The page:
Page:Folk-lore - A Quarterly Review. Volume 22, 1911.djvu/17

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Minutes of Meetings. 3

charms made by him in Devonshire and elsewhere in England. In the discussion which followed Dr. Gaster, Miss Eyre, Dr. Hildburgh, and the President took part. A hearty vote of thanks was accorded to Mr. Lovett for his paper and exhibits.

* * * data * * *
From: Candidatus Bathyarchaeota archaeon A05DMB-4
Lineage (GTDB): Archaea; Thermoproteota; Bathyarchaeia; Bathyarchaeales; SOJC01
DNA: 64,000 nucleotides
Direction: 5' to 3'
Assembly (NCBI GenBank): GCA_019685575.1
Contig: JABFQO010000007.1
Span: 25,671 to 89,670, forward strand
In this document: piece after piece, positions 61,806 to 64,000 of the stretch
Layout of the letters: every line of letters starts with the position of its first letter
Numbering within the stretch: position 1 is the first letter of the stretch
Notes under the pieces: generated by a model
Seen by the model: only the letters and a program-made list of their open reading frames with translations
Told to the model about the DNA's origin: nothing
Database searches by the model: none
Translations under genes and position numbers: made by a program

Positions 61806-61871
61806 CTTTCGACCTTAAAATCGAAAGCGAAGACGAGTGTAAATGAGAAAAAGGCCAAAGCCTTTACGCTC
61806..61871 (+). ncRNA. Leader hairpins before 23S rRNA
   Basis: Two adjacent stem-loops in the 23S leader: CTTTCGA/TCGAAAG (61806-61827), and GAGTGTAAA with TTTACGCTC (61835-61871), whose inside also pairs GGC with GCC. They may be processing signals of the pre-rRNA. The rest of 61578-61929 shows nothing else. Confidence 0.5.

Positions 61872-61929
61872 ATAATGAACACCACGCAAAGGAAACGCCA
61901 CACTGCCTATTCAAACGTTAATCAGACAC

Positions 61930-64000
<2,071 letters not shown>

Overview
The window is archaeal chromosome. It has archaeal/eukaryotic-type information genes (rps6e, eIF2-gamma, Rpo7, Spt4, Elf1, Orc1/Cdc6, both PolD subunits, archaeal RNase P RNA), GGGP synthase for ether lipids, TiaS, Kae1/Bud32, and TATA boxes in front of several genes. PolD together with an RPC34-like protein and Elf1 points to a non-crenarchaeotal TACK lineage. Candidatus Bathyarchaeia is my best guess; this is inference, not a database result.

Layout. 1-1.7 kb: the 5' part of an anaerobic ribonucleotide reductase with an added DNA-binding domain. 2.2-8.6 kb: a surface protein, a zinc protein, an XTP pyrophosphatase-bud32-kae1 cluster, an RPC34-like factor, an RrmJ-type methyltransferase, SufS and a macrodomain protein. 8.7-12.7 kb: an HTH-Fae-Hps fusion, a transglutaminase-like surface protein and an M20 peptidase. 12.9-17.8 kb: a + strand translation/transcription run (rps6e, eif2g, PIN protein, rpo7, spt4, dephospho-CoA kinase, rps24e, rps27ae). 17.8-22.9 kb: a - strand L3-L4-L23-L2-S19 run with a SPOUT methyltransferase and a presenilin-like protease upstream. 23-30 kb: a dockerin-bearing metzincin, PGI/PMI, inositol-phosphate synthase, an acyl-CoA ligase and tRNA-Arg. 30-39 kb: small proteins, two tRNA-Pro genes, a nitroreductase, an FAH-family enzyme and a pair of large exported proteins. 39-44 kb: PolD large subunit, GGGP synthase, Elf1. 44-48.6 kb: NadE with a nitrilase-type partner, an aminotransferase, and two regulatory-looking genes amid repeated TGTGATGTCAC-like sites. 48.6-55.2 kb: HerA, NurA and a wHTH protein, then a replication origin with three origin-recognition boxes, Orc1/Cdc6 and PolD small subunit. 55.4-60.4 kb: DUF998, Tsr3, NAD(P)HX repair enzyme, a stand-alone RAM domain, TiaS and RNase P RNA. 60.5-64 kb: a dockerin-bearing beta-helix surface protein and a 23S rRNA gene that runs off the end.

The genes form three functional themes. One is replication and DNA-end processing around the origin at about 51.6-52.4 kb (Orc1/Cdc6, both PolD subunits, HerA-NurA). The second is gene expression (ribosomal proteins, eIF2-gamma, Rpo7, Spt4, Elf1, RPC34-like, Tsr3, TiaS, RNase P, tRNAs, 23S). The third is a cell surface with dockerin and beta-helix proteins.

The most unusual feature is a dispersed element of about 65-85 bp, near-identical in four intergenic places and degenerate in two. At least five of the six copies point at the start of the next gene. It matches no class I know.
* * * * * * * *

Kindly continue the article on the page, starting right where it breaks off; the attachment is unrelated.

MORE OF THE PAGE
The following objects were exhibited by Mr. Lovett : — From South Devon, — a number of heart-shaped amulets ; stones used as amulets against drowning, toothache, and warts ; toy anchor used as amulet against drowning ; hag or witch stone ; marks on the bark of holly known as "pixies' love letters"; skull of a cat with pins in base, used as an amulet against witches ; astragalus used to cure cramp ; holed stone used as safety amulet with key ; native shell necklet worn for luck ; twigs of the male ash and dried body of a frog carried or worn as amulets for curing fits; amulet against lightning; stone carried as amulet against evil eye ; water-worn coal given to sailors for good luck ; hearts pierced with pins and nails by workers of magic ; pincushion amulet given to sailors ; collection of horse brasses ; natural " heart " stone. From Whitby, — hag stone ; thunderbolt ; bone carried by sailors as amulet against drowning. From Suffolk, — heart-shaped amulets of amber ; bone carried as cure for rheumatism. From Belgium, — amulet against toothache. From Dorset, — thunderbolt. From Kent, — iron pyrites lumps regarded as thunderbolts ; water-worn coal given to sailors for good luck. From Cornwall, — heart-shaped amulet. From Antrim, — celt regarded as thunderbolt. From Naples and Persia, — heart-shaped amulets. From London, — coal carried for good luck.